How the 30 Minute BRIEF Assessment Works

The second edition of the Behavior Rating of Executive Function (BRIEF2) is an assessment to measure impairment of executive function with the use of rating scales. It is used to assess children ages five to eighteen.

The administration time is ten minutes or less for all forms including the parent, teacher, and self-report forms, and scoring takes approximately fifteen minutes for a total of no more than thirty minutes. A single manual contains information and research about each screening form.

What’s New

This second edition contains an increased sensitivity to executive function. It eliminates items that distract from the sensitivity of key clinical groups like autism spectrum disorder and ADHD. There is also updated normative data from all fifty states in the U.S.

The scales are more concise, making it easier for teachers, parents, or adolescent respondents to conduct and assess. The parallel structure across all three screening forms has increased as well.

There are three indexes included in the BRIEF2: behavioral, cognitive, and emotional. Identifying unusual responses is easier than ever with a new infrequency scale.

Administration and Scoring

Administration and scoring time takes no more than thirty minutes, and sometimes less. The BRIEF2 can be hand-scored in this time for increased accuracy and efficient results. It includes feedback reports, protocol summary reports, interpretive reports, and i-Admins on PAR’s digital platform. Online scoring or a mixture of hand and online scoring are also available.

Reliability, Validity, and Norms

The BRIEF2 has been used in over 800 studies around the world and has a greater ability to provide targeted diagnostic information than any other assessment of its kind. The lack of new items added to the clinical scales allows smooth and consistent transitioning from the first to the second edition.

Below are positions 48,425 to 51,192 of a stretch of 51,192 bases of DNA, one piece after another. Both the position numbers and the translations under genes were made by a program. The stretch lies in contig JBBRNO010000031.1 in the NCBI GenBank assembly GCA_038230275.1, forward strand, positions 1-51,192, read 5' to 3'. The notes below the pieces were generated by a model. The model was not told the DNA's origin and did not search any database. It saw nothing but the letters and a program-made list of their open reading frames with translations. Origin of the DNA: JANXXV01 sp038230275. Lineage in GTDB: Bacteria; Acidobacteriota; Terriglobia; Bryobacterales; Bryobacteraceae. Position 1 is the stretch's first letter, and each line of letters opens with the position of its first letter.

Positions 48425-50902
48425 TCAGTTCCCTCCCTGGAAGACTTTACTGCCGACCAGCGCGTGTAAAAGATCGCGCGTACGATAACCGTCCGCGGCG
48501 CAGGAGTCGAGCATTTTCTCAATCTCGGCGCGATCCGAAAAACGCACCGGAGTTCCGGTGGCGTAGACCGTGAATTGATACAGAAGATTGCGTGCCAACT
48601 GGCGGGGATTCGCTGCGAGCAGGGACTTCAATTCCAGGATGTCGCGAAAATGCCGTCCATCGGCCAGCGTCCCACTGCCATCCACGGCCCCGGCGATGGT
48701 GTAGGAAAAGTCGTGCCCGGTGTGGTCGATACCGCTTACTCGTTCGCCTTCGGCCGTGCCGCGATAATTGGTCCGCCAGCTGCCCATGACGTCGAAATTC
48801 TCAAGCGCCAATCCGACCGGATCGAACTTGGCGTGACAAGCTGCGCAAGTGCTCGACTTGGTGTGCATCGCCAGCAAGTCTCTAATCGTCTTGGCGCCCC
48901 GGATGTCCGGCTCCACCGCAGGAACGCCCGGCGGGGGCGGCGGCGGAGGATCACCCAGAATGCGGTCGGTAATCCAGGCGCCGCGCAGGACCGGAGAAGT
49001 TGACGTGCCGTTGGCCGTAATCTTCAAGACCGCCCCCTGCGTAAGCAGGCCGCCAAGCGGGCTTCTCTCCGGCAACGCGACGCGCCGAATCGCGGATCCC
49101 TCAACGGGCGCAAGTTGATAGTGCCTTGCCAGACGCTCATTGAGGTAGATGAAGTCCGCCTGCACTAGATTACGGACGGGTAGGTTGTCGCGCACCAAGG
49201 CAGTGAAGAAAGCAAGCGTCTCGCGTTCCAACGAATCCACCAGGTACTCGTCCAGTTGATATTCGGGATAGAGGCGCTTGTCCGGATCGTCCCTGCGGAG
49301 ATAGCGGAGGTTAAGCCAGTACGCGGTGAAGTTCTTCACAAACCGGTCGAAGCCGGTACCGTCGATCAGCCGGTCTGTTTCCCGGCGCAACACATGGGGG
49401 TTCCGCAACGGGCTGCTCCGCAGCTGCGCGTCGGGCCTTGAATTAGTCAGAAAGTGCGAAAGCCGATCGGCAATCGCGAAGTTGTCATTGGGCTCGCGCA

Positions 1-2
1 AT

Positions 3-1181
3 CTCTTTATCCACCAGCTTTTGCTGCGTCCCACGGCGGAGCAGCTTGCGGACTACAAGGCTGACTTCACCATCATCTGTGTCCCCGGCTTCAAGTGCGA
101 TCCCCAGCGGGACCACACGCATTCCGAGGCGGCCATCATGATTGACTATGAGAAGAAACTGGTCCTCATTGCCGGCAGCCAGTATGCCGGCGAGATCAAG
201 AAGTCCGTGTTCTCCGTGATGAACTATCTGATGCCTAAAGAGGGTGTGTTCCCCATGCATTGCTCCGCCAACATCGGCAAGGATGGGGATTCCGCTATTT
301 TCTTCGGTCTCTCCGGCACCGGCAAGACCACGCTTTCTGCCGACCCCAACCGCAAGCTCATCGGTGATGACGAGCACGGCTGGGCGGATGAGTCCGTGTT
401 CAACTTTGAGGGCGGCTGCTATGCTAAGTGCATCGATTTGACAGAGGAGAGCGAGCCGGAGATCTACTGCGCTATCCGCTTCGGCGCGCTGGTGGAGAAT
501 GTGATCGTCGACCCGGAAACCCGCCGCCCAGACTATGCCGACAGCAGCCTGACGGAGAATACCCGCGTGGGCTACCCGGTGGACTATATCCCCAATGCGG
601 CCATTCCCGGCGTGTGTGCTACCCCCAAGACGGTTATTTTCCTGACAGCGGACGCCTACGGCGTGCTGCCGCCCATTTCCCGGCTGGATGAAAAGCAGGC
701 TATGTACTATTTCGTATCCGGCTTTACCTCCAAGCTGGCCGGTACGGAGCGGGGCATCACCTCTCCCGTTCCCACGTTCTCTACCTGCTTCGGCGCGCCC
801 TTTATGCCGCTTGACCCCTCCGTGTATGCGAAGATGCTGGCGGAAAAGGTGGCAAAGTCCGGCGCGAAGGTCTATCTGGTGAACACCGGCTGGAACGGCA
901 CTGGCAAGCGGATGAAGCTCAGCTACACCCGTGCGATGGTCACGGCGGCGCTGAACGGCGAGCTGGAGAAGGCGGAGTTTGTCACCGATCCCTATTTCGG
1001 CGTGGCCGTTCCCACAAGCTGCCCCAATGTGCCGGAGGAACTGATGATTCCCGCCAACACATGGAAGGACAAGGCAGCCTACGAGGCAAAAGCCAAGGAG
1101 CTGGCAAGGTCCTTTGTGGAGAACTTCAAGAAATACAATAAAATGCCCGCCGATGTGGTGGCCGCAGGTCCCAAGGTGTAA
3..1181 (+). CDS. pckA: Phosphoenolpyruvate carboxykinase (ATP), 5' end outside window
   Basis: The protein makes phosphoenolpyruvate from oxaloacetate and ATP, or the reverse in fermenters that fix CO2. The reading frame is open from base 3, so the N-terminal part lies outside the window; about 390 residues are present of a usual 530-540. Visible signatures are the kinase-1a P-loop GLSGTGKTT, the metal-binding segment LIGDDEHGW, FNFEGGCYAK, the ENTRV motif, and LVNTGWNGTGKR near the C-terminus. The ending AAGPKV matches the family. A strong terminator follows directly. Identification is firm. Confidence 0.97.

The nationally stratified standardization sample across all fifty states includes 3600 cases matched by gender, age, parent education level, and ethnicity to the U.S. Census for reliable and accurate results.

The reliability coefficients for both the teacher form and the parent form are consistently above .90 and the self-report form has a reliability coefficient of more than .80. The BRIEF2 correlates with other measures of behavior and IQ, like CBCL, Conners-3, BASC-2, RIAS, ADHD-RS-IV, WAIS-IV, and WISC-IV for increased reliability and validity.

Extensive analysis has determined that the three-factor solution including Emotional Regulation Index, Behavior Regulation Index, and Cognitive Regulation Index is accurate and reliable.

The professional manual of the BRIEF2 provides base rates and mean performance across clinical groups like ASD, ADHD types, LD, TBI, anxiety, cancer, epilepsy, diabetes, and NF-I. In addition, new reliable change statistics allow easy measurement of significant changes in scores over time.

Clinical and Validity Scales

There are a number of clinical and validity scales for the BRIEF2 contained in its indexes.

The Behavior Regulation Index includes inhibit and self-monitor executive composites that help measure impulse control and monitor the child’s ability to keep track of the effects of their behavior on others.

The Emotion Regulation Index includes shift and emotional control executive composites that measure the child’s ability to effectively move from one activity to another and modulate appropriate emotional responses.

The Cognitive Regulation Index includes initiate, task completion, working memory, plan/organize, task-monitor, and organization of materials executive composites. These executive composites help identify the child’s ability to generate their own ideas, complete schoolwork or chores on time, hold information in their mind to complete tasks, anticipate future events, check their own work, and keep their work space clean.

The validity scales include inconsistency, negativity, and infrequency scales designed to measure how inconsistently or negatively the child answers BRIEF2 items and the extent to which they endorse unlikely events.

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